“I want people to know when they hear the word cancer, it’s not associated with death anymore. When the doctor told me I had cancer I thought about death. Then I found a way to beat it. I want to share my story and the glimmer of hope – I want to let people know that this isn’t a death.”

~ J. Dee Marinko, synovial sarcoma survivor

“Today, I find it hard even to remember most of that time, which is so strange because in the beginning, it consumed me.  Every waking moment dealt with cancer in one way or another.  Sometimes I feel like it happened to another person…and then I realize, it did.  I will never again be that person who felt a lump in her breast one night and knew intuitively, ‘I have breast cancer.’ “

Pat, breast cancer survivor
~ From What Helped Get Me Through

“I’ve coped with the ‘mack truck’ collision that occurs when news of a cancer diagnosis brings your life and your plans to a screeching halt.  I’ve known what it’s like to be sicker than I ever thought possible…and to get better; to be so fatigued that I couldn’t sit up; to know the kindness of hospital workers and friends; to feel so very alone...and at the same time part of a huge community of people out there who also proudly call themselves cancer survivors.  To me, cancer survivorship is not about getting through cancer without dying.  To me, it is about living through cancer treatment and then finding a way to integrate the impact of that news and that treatment back into your life.”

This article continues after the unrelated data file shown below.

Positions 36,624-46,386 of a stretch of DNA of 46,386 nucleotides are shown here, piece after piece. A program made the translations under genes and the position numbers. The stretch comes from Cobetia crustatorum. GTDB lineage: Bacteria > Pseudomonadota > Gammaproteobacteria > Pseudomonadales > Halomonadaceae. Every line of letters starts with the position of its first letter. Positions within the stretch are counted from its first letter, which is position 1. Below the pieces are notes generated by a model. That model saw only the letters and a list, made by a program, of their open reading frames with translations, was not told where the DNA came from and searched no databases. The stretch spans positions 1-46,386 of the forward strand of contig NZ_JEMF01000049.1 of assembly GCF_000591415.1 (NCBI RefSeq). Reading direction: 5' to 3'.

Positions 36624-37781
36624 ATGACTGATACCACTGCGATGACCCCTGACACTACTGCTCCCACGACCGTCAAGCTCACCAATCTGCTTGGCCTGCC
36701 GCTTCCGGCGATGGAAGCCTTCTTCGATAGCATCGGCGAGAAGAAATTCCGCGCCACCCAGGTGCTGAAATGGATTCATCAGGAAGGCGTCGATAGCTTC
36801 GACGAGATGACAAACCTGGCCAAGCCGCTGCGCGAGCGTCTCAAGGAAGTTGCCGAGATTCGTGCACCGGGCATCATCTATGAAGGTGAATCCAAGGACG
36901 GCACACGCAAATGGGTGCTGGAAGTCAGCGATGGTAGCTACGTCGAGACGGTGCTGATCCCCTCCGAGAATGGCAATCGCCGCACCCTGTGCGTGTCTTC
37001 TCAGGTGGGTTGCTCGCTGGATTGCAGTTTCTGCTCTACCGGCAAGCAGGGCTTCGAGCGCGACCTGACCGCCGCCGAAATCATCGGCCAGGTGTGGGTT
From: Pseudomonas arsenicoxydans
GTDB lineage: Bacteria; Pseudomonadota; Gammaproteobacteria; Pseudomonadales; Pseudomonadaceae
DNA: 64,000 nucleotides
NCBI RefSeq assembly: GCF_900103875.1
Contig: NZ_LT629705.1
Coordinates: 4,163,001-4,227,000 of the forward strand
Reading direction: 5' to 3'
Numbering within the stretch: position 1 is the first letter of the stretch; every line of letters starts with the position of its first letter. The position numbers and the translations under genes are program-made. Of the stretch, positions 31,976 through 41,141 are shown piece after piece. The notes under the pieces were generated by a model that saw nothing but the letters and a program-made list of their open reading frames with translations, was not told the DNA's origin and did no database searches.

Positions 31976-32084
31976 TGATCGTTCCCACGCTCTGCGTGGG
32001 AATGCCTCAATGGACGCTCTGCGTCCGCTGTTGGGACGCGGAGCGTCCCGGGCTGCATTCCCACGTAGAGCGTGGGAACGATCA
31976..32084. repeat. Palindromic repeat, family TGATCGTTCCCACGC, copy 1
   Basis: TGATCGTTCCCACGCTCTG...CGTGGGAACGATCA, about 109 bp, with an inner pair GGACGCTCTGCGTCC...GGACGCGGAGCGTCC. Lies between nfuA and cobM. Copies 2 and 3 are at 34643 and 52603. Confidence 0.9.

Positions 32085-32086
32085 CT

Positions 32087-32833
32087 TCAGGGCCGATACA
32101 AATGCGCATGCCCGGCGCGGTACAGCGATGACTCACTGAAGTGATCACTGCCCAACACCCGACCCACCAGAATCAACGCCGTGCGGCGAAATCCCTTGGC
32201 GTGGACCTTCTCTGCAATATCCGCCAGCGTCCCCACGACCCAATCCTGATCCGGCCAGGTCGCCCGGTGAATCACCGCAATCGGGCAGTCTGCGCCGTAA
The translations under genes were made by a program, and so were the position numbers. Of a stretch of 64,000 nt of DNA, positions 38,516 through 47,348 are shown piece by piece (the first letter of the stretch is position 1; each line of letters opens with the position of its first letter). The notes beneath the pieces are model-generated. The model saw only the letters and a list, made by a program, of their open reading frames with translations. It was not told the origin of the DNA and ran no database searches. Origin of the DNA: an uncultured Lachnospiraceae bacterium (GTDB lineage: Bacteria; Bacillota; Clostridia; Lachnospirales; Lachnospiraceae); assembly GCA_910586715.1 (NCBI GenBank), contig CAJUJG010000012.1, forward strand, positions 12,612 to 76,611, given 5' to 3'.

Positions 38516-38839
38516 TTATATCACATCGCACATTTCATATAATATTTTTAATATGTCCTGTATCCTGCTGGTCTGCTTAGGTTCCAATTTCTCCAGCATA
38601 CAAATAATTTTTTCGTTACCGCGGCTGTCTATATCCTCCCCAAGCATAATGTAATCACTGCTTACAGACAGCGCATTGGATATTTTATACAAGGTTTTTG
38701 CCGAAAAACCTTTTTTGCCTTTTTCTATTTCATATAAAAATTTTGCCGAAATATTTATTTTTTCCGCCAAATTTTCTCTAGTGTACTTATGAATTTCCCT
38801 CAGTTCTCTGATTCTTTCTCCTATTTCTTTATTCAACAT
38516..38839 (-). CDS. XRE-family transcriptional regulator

Andrea, Ewing sarcoma survivor
~ From What Helped Get Me Through

“You cannot be impatient with yourself.  Chemo is almost like trying to self-destruct.  Let the internal forces play.  Relax.  You will emerge again.”

Suza, mantle cell lymphoma survivor
~ From What Helped Get Me Through

photo of Arthur Fowle

“The worst thing you can do with any life-threatening disease is sit around all day waiting for the next test. If I die tomorrow I think I could look at myself in the mirror and say I tried everything I could to live as healthy a life as possible. I didn’t just sit around and hope that the next treatment might work.”

~ Arthur Fowle, prostate cancer survivor

"Using the term survivor to describe myself was one of the hardest things I had to overcome.  I was superstitious about it and afraid to use it.  It took me years to feel comfortable with it and to be able to say (in the past tense), ‘I had cancer.’”